Karen Cushman spoke to us about the importance of courting surprises in our writing. One of her best tips is “Don’t fear surprise, welcome it.” Sometimes we have no idea why something comes unbidden. But it’s okay to stray from our outline. She advised that we “ask the questions we don’t know the answers to.”
What I appreciated about her talk was that she made a point of saying that we “are not channeling someone” nor is there “a muse at work.” We as writers do it unwittingly. Sometimes we leave clues in our own writing about what will happen. We just have to look for them. We prepare ourselves for the surprises.
Jay Asher is one of my favorite workshop teachers at the entire conference. He conveyed so much useful knowledge while constantly engaging the audience. If you get the chance to hear him speak, GO!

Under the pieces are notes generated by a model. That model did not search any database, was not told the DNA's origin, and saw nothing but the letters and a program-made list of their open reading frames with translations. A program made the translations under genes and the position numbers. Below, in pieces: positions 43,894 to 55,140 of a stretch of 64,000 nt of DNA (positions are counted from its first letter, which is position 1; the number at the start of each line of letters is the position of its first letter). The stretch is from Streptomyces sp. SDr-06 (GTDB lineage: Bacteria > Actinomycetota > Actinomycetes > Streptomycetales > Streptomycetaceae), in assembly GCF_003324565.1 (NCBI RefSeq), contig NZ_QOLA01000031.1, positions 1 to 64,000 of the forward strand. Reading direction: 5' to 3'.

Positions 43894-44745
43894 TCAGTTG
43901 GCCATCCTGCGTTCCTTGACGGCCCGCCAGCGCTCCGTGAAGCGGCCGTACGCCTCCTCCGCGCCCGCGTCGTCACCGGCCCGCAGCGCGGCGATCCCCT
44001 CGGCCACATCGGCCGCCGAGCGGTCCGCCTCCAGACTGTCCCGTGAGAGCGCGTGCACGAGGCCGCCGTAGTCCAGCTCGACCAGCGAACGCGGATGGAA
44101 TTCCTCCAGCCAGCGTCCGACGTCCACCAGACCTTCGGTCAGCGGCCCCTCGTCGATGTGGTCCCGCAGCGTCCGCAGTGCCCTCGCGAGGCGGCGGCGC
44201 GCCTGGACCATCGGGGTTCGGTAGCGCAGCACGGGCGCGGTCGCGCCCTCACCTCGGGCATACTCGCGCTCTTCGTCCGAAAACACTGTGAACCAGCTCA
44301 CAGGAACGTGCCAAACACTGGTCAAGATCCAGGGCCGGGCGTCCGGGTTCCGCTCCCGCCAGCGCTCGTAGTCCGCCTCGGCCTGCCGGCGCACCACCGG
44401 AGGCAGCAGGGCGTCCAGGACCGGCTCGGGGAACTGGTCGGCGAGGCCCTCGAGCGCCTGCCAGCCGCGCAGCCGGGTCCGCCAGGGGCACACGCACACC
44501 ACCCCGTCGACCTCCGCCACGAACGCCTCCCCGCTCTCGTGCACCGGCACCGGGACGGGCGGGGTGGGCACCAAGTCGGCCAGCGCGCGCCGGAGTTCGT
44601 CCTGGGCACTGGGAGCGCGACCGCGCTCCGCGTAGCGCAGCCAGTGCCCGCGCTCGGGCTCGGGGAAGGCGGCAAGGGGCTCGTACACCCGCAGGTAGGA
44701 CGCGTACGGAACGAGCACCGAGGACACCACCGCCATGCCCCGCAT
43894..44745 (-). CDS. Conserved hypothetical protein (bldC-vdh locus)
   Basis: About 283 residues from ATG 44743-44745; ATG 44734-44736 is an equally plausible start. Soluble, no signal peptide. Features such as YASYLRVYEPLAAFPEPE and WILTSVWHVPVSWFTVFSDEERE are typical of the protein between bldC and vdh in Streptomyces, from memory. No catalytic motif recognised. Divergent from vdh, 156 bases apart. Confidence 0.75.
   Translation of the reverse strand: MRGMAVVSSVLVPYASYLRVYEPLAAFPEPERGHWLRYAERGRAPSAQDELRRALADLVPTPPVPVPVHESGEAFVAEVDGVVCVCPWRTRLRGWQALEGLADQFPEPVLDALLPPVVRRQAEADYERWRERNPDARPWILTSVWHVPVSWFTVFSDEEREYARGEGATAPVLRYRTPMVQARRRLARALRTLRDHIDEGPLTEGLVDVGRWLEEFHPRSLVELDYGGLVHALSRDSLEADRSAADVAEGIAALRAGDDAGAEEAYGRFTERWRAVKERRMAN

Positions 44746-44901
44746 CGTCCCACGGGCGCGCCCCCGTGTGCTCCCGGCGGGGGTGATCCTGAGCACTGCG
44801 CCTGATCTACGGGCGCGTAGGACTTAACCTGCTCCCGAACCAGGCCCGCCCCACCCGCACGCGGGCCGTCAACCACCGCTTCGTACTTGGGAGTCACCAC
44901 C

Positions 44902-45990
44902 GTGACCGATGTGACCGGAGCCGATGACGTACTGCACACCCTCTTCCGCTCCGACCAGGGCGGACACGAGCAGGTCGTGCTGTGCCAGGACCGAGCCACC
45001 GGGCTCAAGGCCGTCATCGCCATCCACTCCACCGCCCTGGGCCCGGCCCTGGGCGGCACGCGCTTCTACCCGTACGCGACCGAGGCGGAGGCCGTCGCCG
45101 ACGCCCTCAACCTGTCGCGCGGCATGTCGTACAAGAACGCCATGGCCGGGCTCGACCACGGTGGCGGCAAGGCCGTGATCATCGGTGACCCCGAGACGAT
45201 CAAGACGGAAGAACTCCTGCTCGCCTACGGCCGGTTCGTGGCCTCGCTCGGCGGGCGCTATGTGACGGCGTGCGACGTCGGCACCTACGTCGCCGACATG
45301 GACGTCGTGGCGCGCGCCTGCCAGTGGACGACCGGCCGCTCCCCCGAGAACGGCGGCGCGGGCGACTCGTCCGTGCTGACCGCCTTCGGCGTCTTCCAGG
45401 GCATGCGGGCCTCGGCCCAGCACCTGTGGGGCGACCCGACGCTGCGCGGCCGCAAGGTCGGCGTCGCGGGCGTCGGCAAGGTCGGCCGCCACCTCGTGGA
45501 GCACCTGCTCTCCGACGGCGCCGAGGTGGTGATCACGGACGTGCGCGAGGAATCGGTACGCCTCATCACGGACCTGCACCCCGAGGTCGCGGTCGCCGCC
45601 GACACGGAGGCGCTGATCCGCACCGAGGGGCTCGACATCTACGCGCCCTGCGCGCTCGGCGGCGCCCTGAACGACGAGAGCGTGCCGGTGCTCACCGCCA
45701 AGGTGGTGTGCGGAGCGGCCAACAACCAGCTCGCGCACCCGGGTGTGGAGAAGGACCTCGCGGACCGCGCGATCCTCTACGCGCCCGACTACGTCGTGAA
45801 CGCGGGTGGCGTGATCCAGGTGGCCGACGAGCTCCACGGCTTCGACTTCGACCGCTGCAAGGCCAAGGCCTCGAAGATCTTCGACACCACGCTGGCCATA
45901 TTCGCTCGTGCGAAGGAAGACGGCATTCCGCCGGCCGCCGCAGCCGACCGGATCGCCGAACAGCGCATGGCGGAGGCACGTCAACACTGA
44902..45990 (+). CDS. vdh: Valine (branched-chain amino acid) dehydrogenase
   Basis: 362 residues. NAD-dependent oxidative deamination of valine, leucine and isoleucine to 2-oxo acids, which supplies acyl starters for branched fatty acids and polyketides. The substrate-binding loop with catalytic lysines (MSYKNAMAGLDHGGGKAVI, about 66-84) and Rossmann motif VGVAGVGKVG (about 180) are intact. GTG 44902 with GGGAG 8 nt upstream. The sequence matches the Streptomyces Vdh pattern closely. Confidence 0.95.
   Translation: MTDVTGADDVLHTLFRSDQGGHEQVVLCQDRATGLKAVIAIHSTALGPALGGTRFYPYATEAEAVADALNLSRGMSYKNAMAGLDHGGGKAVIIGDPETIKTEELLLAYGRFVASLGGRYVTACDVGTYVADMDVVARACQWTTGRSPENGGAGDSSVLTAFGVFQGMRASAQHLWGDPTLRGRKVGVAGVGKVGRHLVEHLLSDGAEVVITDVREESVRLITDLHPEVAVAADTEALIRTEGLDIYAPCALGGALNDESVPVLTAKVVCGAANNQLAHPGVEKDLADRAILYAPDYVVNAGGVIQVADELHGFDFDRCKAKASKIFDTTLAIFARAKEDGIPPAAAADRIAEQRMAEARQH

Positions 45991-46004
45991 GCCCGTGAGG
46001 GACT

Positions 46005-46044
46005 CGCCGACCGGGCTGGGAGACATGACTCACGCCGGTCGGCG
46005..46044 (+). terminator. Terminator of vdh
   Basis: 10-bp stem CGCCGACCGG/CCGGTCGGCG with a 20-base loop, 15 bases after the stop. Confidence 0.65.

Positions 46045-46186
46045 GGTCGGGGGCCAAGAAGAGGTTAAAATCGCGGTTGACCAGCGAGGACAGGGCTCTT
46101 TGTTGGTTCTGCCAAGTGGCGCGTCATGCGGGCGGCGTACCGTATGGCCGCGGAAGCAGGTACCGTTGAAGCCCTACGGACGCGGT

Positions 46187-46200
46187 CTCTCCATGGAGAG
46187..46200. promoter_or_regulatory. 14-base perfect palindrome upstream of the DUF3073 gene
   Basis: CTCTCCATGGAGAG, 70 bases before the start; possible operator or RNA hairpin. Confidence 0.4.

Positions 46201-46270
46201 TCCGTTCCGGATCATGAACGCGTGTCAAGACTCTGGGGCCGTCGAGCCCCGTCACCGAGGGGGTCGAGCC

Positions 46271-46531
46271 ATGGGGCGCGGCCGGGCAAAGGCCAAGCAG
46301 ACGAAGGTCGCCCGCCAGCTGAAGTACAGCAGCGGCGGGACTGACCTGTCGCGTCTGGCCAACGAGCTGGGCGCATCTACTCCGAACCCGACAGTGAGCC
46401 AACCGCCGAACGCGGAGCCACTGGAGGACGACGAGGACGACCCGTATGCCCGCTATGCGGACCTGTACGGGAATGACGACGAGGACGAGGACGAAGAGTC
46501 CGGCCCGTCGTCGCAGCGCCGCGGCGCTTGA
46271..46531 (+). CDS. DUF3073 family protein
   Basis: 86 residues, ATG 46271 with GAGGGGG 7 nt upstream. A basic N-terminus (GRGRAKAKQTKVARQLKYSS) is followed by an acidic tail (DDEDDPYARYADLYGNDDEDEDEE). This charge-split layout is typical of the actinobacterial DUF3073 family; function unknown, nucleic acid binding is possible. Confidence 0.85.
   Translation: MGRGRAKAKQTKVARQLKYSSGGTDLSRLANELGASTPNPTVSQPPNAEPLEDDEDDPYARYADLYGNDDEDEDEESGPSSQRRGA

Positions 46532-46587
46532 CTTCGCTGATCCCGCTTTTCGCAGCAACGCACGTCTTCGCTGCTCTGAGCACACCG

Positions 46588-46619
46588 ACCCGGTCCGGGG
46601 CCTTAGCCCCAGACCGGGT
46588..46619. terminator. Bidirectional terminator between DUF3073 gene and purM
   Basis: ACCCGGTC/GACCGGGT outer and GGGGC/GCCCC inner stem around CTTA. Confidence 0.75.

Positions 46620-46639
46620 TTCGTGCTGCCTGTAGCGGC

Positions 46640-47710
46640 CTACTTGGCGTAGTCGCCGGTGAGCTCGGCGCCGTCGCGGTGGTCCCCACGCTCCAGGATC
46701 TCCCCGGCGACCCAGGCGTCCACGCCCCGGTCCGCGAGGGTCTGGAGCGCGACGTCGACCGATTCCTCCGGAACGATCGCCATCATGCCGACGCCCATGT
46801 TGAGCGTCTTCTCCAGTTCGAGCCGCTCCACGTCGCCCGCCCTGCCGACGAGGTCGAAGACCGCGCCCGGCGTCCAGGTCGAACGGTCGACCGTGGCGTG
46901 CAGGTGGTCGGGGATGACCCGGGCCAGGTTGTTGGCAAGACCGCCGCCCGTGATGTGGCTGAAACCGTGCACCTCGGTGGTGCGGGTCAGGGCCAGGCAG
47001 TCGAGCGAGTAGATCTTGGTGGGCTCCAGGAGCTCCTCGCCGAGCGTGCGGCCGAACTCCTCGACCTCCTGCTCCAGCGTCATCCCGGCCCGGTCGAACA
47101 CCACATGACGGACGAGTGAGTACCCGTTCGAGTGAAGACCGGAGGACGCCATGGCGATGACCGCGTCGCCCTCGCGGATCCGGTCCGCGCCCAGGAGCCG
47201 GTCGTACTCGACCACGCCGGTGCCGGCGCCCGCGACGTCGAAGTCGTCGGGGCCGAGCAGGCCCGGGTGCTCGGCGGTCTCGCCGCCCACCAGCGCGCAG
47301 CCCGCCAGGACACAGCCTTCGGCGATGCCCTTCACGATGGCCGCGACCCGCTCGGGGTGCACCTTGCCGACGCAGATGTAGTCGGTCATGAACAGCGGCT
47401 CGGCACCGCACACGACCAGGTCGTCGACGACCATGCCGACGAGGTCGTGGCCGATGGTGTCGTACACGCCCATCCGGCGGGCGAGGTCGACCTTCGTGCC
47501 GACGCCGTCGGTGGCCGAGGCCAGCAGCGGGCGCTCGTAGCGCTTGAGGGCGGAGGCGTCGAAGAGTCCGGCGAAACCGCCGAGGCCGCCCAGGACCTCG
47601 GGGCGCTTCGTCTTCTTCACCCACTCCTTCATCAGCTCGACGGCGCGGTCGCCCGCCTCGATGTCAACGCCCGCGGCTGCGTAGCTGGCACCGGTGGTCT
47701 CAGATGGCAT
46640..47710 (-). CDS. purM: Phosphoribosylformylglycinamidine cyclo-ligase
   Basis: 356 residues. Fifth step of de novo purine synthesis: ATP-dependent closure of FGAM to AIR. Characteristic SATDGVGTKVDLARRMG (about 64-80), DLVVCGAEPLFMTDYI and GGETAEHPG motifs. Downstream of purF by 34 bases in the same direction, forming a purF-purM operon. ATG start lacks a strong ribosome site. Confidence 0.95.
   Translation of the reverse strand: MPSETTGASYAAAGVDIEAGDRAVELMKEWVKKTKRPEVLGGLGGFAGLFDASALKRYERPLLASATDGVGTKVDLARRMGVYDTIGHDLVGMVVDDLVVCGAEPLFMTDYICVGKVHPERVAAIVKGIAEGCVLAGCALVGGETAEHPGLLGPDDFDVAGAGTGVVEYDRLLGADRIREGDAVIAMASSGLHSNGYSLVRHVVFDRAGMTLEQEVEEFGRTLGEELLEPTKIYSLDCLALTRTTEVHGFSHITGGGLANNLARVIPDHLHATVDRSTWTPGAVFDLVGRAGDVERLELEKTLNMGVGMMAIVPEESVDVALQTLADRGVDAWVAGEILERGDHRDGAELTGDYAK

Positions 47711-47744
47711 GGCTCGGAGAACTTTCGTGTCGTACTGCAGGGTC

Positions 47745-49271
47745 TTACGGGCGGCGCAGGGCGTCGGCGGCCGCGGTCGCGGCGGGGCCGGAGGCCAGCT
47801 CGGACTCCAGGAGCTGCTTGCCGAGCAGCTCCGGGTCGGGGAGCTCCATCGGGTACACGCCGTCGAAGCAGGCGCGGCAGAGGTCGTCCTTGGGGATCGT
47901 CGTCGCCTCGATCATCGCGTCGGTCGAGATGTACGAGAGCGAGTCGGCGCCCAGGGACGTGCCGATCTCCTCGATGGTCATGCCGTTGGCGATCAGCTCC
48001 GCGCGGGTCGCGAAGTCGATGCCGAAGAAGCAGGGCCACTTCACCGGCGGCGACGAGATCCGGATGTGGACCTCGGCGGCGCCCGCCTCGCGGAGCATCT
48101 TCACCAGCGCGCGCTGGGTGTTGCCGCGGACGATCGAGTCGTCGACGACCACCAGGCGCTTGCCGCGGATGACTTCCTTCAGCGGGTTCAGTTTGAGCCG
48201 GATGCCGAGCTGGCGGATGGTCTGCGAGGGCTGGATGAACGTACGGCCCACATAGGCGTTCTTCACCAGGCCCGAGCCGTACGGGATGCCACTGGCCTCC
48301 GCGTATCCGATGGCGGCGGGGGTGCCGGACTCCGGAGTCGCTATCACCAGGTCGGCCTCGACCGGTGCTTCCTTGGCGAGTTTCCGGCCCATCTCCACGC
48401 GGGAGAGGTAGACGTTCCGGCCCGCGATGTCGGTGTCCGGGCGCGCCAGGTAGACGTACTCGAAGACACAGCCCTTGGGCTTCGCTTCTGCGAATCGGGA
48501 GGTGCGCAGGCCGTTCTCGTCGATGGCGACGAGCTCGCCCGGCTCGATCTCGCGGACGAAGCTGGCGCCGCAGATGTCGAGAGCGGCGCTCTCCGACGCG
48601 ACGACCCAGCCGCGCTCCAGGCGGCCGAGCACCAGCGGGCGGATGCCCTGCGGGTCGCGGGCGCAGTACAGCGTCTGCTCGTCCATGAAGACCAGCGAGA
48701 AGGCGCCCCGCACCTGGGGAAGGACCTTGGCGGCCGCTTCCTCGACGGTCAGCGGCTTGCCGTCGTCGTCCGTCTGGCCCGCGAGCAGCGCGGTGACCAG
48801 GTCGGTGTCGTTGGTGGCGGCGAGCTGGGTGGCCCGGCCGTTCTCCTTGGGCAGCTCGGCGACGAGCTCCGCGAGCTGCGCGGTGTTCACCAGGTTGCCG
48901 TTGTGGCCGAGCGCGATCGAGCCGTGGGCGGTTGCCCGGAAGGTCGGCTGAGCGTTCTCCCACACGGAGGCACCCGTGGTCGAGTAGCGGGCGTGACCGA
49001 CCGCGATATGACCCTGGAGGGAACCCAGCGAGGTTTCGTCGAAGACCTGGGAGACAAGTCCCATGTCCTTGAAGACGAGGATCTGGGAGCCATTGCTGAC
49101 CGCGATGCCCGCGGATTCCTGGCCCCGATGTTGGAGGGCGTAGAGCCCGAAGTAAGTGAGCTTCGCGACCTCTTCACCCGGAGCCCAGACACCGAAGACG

He really made us think about how to inject suspense into any type of book. One of the key takeaways was the importance of ANTICIPATION. The reader is waiting for something to happen, something that is supposed to happen, and eventually it has to happen to satisfy the reader.
He mentioned how with Twilight the back cover created anticipation about the vampire discovery. The first 10 pages of the book are all about the weather and setting, but it makes it the perfect place for a vampire, which the reader know to anticipate because of the back cover.
In terms of how to inject suspense at the end of a chapter, he advised that writers can: cut the action early, hint at the story to come, or have multiple narrators so the chapter end is a bit of a story cliffhanger.
My favorite quote? “It’s our fault, but their problem when a reader is up all night reading our book.”